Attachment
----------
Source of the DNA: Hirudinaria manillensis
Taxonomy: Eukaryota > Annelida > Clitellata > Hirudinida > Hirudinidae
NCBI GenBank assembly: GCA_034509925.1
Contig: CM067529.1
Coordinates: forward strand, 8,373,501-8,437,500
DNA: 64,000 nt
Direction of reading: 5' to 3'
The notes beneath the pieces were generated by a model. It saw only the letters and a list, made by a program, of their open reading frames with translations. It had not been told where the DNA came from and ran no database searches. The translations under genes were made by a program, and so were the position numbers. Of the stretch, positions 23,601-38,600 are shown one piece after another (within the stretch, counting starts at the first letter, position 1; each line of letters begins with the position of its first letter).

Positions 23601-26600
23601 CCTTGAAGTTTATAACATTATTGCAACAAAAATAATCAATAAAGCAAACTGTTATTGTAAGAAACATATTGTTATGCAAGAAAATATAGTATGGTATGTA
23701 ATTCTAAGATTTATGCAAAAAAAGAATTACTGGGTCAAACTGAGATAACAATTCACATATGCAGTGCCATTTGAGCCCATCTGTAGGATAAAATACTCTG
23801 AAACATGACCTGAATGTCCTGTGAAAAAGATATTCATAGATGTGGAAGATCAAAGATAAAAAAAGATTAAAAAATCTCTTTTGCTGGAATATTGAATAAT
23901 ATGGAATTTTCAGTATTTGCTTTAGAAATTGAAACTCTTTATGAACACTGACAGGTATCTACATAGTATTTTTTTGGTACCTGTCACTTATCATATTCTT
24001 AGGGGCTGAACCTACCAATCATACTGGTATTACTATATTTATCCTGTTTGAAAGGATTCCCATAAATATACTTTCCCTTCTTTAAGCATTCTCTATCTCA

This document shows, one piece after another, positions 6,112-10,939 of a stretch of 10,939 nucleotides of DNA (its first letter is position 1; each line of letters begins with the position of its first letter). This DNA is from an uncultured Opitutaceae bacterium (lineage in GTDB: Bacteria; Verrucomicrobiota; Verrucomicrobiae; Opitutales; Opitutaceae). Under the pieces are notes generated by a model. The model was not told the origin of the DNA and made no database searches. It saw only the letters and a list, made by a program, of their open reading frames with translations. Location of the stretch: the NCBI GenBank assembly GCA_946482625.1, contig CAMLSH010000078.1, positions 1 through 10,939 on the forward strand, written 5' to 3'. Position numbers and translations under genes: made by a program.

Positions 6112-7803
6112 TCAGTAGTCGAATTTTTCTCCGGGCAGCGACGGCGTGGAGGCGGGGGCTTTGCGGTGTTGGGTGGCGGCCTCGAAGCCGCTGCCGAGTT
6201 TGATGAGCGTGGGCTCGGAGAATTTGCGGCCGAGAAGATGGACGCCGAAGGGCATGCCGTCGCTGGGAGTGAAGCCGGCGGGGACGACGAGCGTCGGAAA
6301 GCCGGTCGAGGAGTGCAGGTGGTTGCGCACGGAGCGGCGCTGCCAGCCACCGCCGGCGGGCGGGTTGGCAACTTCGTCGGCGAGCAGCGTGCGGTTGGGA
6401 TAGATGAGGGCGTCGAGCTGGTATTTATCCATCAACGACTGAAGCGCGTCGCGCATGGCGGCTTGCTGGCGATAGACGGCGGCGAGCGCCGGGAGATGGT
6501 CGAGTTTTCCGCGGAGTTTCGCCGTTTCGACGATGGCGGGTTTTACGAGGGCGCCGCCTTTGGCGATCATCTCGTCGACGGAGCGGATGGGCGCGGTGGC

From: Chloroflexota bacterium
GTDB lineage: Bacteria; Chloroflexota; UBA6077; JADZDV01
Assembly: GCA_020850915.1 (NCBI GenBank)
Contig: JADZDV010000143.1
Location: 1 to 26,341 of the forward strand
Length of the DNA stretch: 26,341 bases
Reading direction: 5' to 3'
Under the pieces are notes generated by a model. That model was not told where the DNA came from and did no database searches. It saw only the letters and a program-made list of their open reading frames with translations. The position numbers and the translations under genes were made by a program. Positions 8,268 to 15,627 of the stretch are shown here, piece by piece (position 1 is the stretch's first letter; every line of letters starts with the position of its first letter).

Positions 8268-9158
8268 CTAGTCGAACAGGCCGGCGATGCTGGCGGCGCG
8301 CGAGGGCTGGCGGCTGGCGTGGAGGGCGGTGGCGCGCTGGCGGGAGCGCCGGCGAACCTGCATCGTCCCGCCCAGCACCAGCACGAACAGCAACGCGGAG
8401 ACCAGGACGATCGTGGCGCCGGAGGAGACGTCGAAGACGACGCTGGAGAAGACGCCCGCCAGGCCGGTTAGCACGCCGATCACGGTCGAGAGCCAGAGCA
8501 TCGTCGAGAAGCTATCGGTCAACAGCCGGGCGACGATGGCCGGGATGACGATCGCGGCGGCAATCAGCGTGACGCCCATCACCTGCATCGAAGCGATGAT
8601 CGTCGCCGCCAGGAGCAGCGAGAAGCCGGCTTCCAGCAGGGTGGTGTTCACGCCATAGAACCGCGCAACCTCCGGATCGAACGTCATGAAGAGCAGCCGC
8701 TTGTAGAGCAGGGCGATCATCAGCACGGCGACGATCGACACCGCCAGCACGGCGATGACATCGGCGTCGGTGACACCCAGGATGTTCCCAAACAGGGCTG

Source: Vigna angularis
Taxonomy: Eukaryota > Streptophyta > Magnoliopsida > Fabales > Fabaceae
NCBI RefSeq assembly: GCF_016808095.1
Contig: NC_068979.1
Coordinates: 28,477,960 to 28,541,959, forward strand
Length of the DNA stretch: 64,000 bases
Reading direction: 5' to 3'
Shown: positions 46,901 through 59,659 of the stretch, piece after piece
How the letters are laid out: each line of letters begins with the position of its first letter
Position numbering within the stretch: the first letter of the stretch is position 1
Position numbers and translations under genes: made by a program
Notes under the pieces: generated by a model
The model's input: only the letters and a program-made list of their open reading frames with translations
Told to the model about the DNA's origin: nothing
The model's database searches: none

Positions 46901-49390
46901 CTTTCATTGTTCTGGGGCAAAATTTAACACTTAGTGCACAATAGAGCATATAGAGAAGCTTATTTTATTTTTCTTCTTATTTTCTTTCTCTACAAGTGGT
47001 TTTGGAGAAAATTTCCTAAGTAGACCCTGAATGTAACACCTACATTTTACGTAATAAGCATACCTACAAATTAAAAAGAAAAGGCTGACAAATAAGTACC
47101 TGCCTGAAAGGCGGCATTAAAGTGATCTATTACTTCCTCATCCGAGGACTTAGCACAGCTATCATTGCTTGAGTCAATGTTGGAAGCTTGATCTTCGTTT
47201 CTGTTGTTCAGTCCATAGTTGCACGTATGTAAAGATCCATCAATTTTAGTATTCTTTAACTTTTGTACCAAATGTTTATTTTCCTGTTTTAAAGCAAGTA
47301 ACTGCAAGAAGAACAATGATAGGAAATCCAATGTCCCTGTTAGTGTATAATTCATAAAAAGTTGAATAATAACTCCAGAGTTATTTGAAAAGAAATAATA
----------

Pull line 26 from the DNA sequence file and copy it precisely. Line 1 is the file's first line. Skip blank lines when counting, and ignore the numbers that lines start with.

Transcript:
Location: 1 to 26,341 of the forward strand